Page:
After petitioner notified the Court that his new claims had been exhausted, Judge Adler directed petitioner to file an amended petition. Petitioner filed, on March 21, 2005, an amendment to his petition, alleging the two recently exhausted additional claims. On May 19, 2005, respondents filed a motion to dismiss, along with an answer to the new claims. Judge Adler issued a second report, on September 8, 2005, recommending the new claims be denied on the merits. Petitioner filed objections to the second report on September 19, 2005. No reply to petitioner's objections was filed by respondents. DISCUSSION

  1. Standard of Review

  The district court's role in reviewing a Magistrate Judge's report and recommendation is set forth in 28 U.S.C. § 636(b)(1). Under this statute, the district court "shall make a de novo determination of those portions of the report . . . to which objection is made," and "may accept, reject, or modify, in whole or in part, the findings or recommendations made by the magistrate [judge]." Id. It is well-settled, under Rule 72(b) of the Federal Rules of Civil Procedure, that a district court may adopt those parts of a magistrate judge's report to which no specific objection is made, provided they are not clearly erroneous. See Thomas v. Arn, 474 U.S. 140, 153 (1985).

  2. Analysis

  Petitioner's original petition contains two claims for relief: (1) that petitioner was denied effective assistance of trial counsel during plea and sentencing proceedings; and (2) that petitioner's sentence constitutes cruel and unusual punishment under the Eighth and Fourteenth Amendments to the United States Constitution. Petitioner's amendment alleges two additional claims: that he was denied effective assistance of trial counsel (1) based on counsel's failure to appear personally in certain court proceedings; and (2) based on counsel's failure to present petitioner's psychiatric report or mental information in the juvenile court proceedings. Judge Adler concluded, in both reports, that all of petitioner's claims are meritless and, therefore, should be denied.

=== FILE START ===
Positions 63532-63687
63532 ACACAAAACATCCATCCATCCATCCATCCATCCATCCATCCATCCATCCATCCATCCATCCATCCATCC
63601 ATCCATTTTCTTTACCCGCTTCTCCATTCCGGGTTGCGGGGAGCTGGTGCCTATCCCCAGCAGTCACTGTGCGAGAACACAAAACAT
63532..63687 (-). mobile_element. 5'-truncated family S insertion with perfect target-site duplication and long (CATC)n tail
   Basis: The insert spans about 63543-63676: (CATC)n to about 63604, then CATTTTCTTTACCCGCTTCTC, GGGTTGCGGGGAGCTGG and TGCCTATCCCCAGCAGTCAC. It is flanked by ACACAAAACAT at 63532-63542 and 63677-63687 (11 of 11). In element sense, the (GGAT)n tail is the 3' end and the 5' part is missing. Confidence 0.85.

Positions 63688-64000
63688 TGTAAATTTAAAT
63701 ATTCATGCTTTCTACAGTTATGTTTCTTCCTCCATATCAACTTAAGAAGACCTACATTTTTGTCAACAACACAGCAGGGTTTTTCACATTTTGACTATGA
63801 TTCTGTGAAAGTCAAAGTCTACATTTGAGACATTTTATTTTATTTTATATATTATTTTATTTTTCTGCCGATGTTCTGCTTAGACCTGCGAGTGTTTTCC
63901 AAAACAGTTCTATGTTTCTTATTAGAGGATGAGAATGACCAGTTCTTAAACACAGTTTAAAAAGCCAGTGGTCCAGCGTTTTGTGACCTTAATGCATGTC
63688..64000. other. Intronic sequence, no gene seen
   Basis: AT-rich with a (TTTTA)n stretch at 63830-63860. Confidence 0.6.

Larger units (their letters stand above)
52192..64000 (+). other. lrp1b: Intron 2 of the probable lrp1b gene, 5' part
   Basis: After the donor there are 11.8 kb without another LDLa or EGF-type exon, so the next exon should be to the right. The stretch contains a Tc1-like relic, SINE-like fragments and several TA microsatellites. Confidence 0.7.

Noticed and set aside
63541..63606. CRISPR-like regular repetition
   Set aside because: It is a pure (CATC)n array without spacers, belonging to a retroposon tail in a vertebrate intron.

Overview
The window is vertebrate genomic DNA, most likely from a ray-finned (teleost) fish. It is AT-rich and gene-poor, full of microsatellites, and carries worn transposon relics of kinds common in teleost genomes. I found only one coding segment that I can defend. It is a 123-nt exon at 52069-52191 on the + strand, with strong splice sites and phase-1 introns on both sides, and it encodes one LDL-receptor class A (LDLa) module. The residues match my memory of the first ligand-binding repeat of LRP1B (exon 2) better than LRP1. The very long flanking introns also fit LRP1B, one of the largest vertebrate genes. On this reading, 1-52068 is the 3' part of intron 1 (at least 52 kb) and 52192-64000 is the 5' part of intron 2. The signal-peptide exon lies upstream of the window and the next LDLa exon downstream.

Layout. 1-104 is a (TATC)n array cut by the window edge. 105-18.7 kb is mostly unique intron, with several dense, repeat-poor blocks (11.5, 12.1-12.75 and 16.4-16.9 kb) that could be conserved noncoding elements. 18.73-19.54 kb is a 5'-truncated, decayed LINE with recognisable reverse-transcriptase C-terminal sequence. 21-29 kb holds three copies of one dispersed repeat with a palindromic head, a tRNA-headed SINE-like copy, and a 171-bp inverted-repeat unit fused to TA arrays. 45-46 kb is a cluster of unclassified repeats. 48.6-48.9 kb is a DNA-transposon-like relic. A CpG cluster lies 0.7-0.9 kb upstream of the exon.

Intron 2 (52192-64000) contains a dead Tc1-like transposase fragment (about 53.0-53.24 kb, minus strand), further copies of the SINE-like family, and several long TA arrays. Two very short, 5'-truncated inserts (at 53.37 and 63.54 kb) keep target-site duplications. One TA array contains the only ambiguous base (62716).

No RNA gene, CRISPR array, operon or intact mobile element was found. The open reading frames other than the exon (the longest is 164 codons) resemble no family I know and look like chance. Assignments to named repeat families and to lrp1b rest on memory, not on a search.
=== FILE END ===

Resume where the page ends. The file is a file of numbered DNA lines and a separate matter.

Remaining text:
In his original petition, petitioner argues that his trial counsel was ineffective because he advised petitioner to reject a more advantageous plea offer, failed to vigorously advocate on petitioner's behalf at sentencing, and failed to properly explain in detail to the trial court mitigating factors on plaintiff's behalf. Petitioner also argues, in his original petition, that his sentence constitutes cruel and unusual punishment. Judge Adler found that petitioner's ineffective assistance of counsel claims were refuted by the record and petitioner failed to prove he was prejudiced by counsel's alleged errors. Judge Adler further found petitioner's cruel and unusual punishment argument lacked merit. Petitioner presents no objections to Judge Adler's findings and conclusions regarding these two claims.